Random Suffering

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So you had to know there would be days like this, when ten minutes would seem an interminable stretch between when and ‘Oh God o’clock.’ Here I am 5 hours out of Ottawa and still 90 minutes to London trying to hammer out a few thoughts between the last remnants of a wine buzz and the aching reality of jetlagged hangover.

So, please forgive the randomness of these thoughts but they are what they are and they are what you’re getting today. Hemingway always said to write drunk and edit sober but surely this wasn’t what he had in mind.

Still on Robin Williams. When offered the choice of movies you know I had to choose “The Angriest Man in Brooklyn,” his last film (not counting a small role in Night at The Museum 3 released later this year.) It was a perfect Williams’ role – perfect for the moment in time this is at least – filled with bathos and rage and humour and the quirky, ‘I’m on the edge of losing it right now’ that he was so good at delivering.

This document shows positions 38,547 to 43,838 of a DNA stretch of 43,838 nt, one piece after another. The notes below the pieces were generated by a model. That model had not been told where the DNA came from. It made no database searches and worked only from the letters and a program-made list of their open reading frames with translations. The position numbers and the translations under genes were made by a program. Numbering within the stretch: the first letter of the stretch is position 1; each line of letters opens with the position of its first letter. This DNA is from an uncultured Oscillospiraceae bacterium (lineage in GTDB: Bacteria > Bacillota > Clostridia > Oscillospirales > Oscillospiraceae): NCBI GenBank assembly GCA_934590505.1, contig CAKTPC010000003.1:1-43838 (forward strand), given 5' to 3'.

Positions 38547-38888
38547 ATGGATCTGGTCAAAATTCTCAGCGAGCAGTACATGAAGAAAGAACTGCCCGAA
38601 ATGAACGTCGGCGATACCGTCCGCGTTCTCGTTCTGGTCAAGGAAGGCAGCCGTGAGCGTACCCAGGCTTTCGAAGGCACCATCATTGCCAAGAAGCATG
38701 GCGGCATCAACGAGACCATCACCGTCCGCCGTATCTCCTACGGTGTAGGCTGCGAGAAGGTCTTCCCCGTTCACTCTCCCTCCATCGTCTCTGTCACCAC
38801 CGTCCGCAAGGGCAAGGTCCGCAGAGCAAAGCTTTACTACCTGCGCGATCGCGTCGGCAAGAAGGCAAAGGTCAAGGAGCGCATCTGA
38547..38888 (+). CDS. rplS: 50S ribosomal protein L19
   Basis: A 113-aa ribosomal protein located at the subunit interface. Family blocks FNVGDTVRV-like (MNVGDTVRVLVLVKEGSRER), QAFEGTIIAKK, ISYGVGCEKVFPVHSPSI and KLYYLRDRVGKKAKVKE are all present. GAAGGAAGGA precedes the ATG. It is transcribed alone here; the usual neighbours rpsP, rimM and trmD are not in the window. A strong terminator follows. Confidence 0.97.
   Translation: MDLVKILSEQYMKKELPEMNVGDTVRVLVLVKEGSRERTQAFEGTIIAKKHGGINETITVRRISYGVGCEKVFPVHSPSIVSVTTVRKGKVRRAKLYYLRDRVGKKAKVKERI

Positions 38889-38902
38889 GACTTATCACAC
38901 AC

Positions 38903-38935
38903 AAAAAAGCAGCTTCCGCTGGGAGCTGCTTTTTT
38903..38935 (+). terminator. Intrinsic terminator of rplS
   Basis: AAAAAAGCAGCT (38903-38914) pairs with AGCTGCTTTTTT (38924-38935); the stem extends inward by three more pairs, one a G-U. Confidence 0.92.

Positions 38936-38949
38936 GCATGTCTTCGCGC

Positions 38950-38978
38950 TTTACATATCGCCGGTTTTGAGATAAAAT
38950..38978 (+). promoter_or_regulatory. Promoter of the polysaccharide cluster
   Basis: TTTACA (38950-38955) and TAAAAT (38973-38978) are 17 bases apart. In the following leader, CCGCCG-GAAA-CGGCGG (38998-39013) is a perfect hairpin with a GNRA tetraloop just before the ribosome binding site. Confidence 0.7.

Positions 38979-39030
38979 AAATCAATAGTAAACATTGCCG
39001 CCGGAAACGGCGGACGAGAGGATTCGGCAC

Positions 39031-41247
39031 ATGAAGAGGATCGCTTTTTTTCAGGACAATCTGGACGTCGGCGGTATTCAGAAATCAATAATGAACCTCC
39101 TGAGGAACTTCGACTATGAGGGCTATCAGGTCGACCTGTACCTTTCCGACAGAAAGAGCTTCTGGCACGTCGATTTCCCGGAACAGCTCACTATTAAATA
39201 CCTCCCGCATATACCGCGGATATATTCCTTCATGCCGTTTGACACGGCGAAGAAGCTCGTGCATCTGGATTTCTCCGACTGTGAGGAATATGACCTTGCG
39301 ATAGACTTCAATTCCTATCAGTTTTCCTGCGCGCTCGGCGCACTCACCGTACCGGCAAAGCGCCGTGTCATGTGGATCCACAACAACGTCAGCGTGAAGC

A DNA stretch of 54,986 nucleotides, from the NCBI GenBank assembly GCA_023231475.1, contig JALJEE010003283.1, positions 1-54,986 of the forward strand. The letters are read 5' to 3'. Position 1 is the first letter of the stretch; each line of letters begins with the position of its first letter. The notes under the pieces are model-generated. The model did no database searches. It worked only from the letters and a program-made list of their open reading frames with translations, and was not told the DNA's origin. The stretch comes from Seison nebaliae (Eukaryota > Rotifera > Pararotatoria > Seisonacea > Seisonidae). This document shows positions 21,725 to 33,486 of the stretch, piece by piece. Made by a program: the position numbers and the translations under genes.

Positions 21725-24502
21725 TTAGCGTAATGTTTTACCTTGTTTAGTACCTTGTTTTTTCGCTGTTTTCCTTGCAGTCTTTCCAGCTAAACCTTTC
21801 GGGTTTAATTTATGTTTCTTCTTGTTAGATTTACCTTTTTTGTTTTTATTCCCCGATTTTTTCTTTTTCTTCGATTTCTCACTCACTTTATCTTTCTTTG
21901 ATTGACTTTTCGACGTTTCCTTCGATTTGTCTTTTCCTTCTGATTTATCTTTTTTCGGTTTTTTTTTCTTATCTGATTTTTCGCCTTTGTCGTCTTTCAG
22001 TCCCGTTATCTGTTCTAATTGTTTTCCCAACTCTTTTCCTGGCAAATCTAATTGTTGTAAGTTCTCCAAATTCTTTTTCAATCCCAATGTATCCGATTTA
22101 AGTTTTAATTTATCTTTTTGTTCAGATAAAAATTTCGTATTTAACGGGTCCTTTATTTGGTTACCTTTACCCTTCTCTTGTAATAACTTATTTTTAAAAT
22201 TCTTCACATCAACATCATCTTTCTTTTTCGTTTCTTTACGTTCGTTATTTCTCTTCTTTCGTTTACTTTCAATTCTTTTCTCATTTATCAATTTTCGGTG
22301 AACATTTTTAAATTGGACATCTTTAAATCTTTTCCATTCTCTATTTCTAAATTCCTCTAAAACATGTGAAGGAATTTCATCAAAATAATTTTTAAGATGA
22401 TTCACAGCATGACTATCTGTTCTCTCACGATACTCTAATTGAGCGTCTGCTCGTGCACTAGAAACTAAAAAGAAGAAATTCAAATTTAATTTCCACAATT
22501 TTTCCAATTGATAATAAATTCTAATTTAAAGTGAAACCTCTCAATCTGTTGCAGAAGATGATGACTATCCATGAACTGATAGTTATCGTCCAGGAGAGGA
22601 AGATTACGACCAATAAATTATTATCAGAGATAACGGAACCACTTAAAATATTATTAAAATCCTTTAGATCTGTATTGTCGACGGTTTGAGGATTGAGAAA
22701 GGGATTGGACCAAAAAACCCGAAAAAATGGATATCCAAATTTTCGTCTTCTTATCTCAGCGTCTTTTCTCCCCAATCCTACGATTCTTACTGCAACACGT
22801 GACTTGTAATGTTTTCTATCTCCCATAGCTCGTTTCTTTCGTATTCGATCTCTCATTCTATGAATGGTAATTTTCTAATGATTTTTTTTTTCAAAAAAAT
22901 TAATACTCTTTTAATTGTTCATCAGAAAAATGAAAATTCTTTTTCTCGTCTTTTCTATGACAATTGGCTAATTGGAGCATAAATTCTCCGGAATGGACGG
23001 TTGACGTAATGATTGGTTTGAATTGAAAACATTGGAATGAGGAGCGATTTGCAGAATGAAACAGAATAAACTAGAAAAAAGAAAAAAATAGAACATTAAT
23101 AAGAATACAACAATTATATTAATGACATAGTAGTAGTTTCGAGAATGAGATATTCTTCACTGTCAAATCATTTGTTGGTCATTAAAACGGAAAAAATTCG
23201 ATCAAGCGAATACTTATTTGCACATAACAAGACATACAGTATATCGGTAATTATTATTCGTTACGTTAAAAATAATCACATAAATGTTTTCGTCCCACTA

You have to wonder if he was making a prophecy when he made this film. He was so angry at the unfairness of life’s cruelty, so desperate to make that one last connection that might redeem it all. The central command of the film is ‘Be happy’ yet it is so obvious that happiness is the very hardest thing to grasp.

Isn’t that true though? Money, pleasure, self-importance, futility, laughter, tears – they are so readily in our grasp but happiness, even a few fucking minutes of it, can seem elusive. And I say that despite being a very happy man.

It wasn’t always that way – though it mostly was. I still remember the night, the darkest moment of my life, when I wanted to drive my car into the concrete abutment of an overpass. Me! The guy most people believe – who I believe! – is a jolly happy-go-lucky schmuck who has everything he wants in his hands.

And I do. Those moments of despair are so rare for me – not more than half a dozen in my nearly sixty years of life.

But strangely I cherish them. Just as I cherish those times when I was desperately poor. They remind me of the struggles that everyone faces. I hope they make me a better man.

Thank God, that’s ten minutes.

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